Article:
NASA recently performed emissions testing on alternative, renewable fuels for a greener and less petroleum-dependent future. The search for alternative fuels is driven by environmental concerns as well as a desire for reduced reliance on foreign sources.
“Renewable” means that the fuel source isn’t some form of fossil fuel. The source could be algae, a plant such as jatropha, or even rendered animal fat. In late March and early April 2011, a team at NASA’s Dryden Flight Research Center in California tested renewable biofuel made from chicken and beef tallow in one of the four engines of a DC-8 airplane.
The airplane remained on the ground during the test, known as the Alternative Aviation Fuels Experiment, or AAFEX, while aeronautics researchers measured the fuel’s performance in the engines and examined the engine exhaust for chemicals and contamination that could contribute to air pollution. It was the first test ever to measure biofuel emissions for nitrogen oxides, commonly known as NOx, and tiny particles of soot or unburned hydrocarbon – both of which can degrade air quality in communities with airports. NOx contributes to smog and particulate matter contributes to respiratory and cardiovascular ailments.
“The test results seem to support the idea that biofuels for jet engines are indeed cleaner-burning, and release fewer pollutants into the air. That benefits us all,” said Ruben Del Rosario of NASA’s Glenn Research Center in Ohio. Del Rosario manages NASA’s Subsonic Fixed Wing Project, which sponsored the experiment through the agency’s Fundamental Aeronautics Program.
Researchers check out emissions detection equipment set up behind NASA’s DC-8 flying laboratory during ground tests of alternative biofuels derived from animal fats at the Dryden Aircraft Operations Facility in Palmdale, Calif. (NASA / Tom Tschida) The team ran one engine using Hydrotreated Renewable Jet Fuel, or HRJ, and another engine using Jet Propellant 8, or JP-8, fuel, which is very similar to the industry standard Jet-A fuel used in commercial aircraft. They also ran one engine using a 50-50 blend of the two fuels.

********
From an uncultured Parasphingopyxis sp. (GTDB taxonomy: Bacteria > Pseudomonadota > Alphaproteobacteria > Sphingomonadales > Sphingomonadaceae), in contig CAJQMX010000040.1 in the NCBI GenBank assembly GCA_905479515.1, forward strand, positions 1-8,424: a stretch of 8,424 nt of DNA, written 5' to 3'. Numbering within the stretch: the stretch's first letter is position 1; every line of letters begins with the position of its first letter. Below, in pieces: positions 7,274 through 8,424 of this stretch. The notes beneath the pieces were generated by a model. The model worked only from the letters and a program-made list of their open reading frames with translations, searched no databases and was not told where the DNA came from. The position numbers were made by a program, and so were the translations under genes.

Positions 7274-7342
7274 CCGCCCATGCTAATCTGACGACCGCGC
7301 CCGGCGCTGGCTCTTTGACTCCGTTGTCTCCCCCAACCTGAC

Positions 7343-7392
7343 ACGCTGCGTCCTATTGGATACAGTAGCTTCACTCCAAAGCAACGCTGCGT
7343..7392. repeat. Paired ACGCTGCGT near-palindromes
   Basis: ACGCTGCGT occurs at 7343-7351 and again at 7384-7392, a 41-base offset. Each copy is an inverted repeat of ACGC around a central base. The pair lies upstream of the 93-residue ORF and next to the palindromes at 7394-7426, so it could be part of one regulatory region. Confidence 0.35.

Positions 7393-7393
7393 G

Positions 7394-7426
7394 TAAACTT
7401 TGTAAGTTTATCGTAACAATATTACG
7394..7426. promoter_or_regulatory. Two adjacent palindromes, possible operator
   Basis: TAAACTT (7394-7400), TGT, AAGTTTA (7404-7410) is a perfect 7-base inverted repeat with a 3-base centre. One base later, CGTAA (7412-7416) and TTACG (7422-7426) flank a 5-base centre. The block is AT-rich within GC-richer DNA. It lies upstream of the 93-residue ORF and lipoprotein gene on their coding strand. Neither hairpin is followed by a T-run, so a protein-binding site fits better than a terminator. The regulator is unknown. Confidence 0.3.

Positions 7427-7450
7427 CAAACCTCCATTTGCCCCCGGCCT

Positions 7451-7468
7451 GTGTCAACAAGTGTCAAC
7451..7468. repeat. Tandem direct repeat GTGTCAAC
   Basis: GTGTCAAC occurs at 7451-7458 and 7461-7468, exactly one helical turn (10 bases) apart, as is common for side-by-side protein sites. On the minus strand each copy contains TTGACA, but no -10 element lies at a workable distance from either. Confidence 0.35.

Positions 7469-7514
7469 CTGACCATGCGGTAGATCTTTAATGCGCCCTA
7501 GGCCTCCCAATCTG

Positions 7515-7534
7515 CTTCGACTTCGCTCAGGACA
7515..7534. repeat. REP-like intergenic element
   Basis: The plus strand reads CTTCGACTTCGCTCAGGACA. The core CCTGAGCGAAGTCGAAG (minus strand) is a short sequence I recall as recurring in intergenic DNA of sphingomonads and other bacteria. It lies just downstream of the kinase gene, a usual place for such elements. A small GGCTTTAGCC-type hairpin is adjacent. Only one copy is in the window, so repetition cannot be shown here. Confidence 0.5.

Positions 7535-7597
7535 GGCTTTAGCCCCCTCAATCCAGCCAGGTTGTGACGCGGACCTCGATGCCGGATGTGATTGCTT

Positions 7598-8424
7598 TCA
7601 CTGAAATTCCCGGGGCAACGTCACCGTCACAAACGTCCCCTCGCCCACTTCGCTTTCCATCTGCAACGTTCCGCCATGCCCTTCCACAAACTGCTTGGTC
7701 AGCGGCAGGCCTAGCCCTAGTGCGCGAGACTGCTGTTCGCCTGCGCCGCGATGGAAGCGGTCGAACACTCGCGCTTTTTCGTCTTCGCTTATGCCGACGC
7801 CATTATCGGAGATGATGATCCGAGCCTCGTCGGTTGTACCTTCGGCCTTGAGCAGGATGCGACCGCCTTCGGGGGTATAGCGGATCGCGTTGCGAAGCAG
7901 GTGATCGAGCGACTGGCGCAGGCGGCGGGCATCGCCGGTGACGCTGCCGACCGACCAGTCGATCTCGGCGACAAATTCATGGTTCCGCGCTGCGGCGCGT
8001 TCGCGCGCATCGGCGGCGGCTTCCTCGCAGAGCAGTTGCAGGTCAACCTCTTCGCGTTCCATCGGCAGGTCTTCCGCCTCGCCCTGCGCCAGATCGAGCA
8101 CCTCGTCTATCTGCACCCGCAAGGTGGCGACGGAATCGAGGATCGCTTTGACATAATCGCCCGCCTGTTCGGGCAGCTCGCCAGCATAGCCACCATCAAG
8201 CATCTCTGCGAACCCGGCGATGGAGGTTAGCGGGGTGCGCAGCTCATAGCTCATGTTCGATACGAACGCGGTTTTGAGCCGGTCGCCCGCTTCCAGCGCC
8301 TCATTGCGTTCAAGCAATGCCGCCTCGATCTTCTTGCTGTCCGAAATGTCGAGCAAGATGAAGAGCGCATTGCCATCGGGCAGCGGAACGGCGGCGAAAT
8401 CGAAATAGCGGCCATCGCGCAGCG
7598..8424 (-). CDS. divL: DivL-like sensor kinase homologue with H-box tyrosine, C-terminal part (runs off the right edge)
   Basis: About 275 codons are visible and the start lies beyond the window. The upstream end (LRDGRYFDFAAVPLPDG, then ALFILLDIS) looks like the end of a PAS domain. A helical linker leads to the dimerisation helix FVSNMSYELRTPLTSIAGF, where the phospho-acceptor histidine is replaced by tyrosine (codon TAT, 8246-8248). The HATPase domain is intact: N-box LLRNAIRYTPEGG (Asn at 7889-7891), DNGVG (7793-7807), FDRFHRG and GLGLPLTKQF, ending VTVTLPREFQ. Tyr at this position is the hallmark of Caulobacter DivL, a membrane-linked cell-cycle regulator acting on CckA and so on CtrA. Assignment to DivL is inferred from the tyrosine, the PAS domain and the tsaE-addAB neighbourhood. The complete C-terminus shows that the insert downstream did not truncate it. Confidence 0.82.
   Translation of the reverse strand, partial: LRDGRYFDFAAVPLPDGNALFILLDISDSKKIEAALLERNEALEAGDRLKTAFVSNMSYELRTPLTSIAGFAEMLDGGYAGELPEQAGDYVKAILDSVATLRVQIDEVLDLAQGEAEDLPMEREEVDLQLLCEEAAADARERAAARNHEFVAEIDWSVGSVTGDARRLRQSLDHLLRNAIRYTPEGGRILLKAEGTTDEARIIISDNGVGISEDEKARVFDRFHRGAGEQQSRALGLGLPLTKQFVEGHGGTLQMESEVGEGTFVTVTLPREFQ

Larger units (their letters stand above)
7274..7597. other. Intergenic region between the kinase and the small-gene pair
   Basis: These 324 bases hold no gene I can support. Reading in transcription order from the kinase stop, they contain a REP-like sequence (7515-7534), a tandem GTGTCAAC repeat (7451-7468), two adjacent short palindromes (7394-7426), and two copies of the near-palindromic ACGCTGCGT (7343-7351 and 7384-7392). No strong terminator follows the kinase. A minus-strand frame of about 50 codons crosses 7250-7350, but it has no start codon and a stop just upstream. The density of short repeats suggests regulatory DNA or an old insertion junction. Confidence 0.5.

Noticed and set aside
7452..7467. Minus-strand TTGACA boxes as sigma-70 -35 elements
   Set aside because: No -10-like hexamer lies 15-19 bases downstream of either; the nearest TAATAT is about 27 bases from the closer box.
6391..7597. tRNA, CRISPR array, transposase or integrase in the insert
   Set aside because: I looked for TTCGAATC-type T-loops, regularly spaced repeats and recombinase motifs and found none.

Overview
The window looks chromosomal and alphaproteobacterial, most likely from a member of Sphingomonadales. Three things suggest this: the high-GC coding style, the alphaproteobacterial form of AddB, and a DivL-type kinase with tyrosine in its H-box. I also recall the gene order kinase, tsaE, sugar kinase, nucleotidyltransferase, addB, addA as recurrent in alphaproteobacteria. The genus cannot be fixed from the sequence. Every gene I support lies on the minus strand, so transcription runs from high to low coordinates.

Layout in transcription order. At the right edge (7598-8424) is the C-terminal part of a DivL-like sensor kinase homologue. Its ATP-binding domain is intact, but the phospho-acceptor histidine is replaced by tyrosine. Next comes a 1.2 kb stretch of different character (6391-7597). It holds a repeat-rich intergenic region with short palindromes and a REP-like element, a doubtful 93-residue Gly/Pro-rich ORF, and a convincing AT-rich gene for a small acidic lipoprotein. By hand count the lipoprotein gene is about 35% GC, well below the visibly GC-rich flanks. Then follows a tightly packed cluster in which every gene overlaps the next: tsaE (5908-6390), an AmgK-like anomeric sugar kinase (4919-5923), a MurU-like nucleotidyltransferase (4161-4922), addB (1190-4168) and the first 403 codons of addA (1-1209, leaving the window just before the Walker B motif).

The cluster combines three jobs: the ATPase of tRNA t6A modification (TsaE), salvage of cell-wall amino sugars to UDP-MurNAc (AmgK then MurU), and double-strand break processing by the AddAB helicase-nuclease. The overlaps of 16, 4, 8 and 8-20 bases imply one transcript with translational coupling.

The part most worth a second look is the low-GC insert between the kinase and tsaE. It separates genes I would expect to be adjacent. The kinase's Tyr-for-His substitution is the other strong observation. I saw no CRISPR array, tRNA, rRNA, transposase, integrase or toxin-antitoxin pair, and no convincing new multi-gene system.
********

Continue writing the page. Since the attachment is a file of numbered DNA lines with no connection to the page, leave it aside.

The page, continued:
The experiment’s chief scientist, Bruce Anderson of NASA’s Langley Research Center in Virginia, said that in the engine that burned the biofuel, black carbon emissions were 90 percent less at idle and almost 60 percent less at takeoff thrust. Anderson added that the biofuel also produced much lower sulfate, organic aerosol, and hazardous emissions than the standard jet fuel. Researchers will spend the next several months comparing the results and drawing conclusions.
The recent test came a little more than two years after the same team used the same airplane to test two synthetic, or man-made, fuels derived from coal and natural gas. Researchers found that the synthetic fuels significantly reduced particulate emissions at all engine power settings and also saw some smaller reductions in gaseous emissions at certain engine operating conditions.
“NASA Dryden was excited to contribute to the study of alternative fuels for aviation use,” said Frank Cutler, NASA’s DC-8 flying laboratory project manager. “The results of these tests will tell us a lot about emissions generated by modern turbine aircraft engines using these fuels,” Cutler said.
The test setup involved positioning the DC-8 at Dryden’s Aircraft Operations Facility in Palmdale, Calif., surrounded by ground support equipment, emissions sensors, and test equipment trailers to house the researchers and observers.
The AAFEX tests in 2009 and this year were funded through NASA’s Aeronautics Research Mission Directorate in Washington.
The experiments included investigators and consultants from private industry, other federal organizations, and academia. In all, 17 government, industry and academic organizations participated in the recent test.
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